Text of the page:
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Susan Clark has been a scientist at Sandia National Laboratories since 2013 where she has worked on a variety of quantum information-related projects on different platforms, including trapped ions and gate-defined quantum dots in silicon. She is currently the PI of the DOE-funded Quantum Scientific Computing Open User Testbed (QSCOUT) at Sandia, a project which aims to build, maintain, and provide access to quantum hardware based on trapped ions to scientists around the world. Prior to joining Sandia, she did her postdoctoral work at the Joint Quantum Institute at University of Maryland with Chris Monroe. There, she researched quantum networking with trapped ions via photons and robust two-qubit gates via phonons. Prior to her postdoctoral work, she graduated with a PhD and Masters in Applied Physics from Stanford University in 2010. At Stanford, under the direction of Professor Yoshi Yamamoto, she studied and characterized a variety of optical solid-state qubits including electron spins of silicon donors in bulk GaAs and single fluorine donors in ZnSe.
Assistant Scientist, Nanoscience
- First-principles modeling of charge and energy transport in nanoscale materials.
- Optoelectronic properties of nanomaterials and heterogeneous interfaces
- Development of novel methods for the computation of electron and exciton dynamics
- Wave-like charge and energy transport in mesoscale devices
- Current- and bias-driven structural evolution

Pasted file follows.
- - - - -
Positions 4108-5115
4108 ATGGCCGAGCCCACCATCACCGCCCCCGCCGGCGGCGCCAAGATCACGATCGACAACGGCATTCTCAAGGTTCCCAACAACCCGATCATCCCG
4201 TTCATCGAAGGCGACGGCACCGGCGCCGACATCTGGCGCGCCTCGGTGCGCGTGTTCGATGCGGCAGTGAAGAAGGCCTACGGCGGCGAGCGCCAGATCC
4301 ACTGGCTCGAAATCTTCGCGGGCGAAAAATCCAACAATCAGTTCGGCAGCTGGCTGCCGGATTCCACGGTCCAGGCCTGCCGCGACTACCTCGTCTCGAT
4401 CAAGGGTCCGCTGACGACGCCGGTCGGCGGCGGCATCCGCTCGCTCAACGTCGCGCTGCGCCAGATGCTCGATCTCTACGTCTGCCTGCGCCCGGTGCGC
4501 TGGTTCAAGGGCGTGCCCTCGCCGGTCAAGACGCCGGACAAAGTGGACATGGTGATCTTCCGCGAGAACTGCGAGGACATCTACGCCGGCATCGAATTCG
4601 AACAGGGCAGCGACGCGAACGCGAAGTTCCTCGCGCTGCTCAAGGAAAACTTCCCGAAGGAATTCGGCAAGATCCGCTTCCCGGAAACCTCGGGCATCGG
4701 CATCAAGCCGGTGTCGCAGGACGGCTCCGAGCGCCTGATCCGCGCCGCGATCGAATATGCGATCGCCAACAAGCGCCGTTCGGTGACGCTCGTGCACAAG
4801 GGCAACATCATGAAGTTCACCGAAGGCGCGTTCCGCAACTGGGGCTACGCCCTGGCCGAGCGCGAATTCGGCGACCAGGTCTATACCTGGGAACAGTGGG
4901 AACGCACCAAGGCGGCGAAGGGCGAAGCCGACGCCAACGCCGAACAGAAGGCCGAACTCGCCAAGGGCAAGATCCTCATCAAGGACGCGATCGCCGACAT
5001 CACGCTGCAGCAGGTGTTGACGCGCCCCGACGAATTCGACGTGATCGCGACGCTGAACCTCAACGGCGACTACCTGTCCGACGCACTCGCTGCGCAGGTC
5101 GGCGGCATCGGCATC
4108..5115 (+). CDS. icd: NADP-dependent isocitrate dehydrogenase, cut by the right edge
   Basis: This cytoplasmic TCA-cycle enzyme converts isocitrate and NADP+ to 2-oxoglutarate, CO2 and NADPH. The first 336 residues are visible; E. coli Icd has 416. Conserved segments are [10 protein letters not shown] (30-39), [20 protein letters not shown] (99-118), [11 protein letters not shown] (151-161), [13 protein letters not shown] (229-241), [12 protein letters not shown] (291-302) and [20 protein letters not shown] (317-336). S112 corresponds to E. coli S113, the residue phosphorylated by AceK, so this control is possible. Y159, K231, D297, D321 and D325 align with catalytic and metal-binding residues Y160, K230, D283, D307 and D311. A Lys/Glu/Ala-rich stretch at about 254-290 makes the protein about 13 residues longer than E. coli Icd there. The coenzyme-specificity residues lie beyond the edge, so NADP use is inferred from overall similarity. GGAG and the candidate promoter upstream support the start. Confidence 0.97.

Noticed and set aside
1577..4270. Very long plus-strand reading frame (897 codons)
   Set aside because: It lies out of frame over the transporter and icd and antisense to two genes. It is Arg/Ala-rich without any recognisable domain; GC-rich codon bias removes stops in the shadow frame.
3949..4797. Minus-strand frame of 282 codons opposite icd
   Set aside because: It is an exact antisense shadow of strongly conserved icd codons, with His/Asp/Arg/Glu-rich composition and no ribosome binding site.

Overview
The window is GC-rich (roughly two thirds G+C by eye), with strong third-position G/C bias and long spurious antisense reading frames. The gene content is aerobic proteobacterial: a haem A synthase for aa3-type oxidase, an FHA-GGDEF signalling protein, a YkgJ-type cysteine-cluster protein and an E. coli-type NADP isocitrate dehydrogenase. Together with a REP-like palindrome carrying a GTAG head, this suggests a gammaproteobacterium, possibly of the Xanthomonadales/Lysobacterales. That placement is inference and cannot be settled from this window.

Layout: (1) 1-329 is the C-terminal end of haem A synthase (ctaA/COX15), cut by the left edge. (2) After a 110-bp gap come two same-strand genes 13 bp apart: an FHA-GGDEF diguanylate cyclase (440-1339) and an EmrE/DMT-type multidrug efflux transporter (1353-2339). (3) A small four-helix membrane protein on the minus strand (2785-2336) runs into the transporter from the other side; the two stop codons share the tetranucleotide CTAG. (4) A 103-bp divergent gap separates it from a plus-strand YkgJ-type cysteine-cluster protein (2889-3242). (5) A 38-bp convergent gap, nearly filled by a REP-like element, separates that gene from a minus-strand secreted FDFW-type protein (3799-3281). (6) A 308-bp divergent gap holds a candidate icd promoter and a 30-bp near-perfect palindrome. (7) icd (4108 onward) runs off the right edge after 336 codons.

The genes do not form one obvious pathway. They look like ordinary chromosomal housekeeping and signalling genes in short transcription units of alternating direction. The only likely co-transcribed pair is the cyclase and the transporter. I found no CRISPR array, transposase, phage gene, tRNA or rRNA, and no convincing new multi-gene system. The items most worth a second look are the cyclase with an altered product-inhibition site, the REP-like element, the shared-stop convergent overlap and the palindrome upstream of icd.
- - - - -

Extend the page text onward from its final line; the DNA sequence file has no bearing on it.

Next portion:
Staff scientist at the Center for Nanoscale Materials
He has developed a research program exploring materials discovery, synthesis, characterization, and processing. We are leading the discovery of new low-dimensional materials, the exploration of novel synthesis and characterization, and tailoring material properties.
Thomas Schenkel is a physicist and senior scientist at Lawrence Berkeley National Laboratory, where he is the interim Director of the Accelerator Technology and Applied Physics Division (http://atap.lbl.gov/). Thomas received his Ph.D. in physics from the Goethe University in Frankfurt. Following time as a postdoc at Lawrence Livermore National Laboratory, he joined Berkeley Lab. His research interests include novel accelerator concepts, materials far from equilibrium, exploration of fusion processes, and spin qubit architectures. Thomas also teaches a graduate course on particle accelerators at UC Berkeley.
Thomas worked on variations of time-of-flight mass spectrometry to characterize the environment of bio-molecules as a postdoc. This theme has now come up in the current Covid-19 crisis with new ideas for mass spectrometry and imaging of viruses in droplets.
COVID-19-related research: "Laser, Biosciences Researchers Combine Efforts to Study Viruses in Droplets"
Areas of expertise: accelerators, fusion, lasers, quantum, spin qubits
An assistant scientist in Argonne National Laboratory’s Center for Molecular Engineering and Materials Science Division.
My research focus is on point-defects (vacancies and dopants) in various semiconductors (Si, SiC, Y2O3, etc.) for material science and quantum information processing. I am interested in searching for the optimal defects and substrates depending on their applications, expanding on state-of-the-art understanding of charge, optical and spin properties. Applications include hybrid spin-mechanical quantum systems, decoherence mitigation, quantum communication and quantum and classical sensing.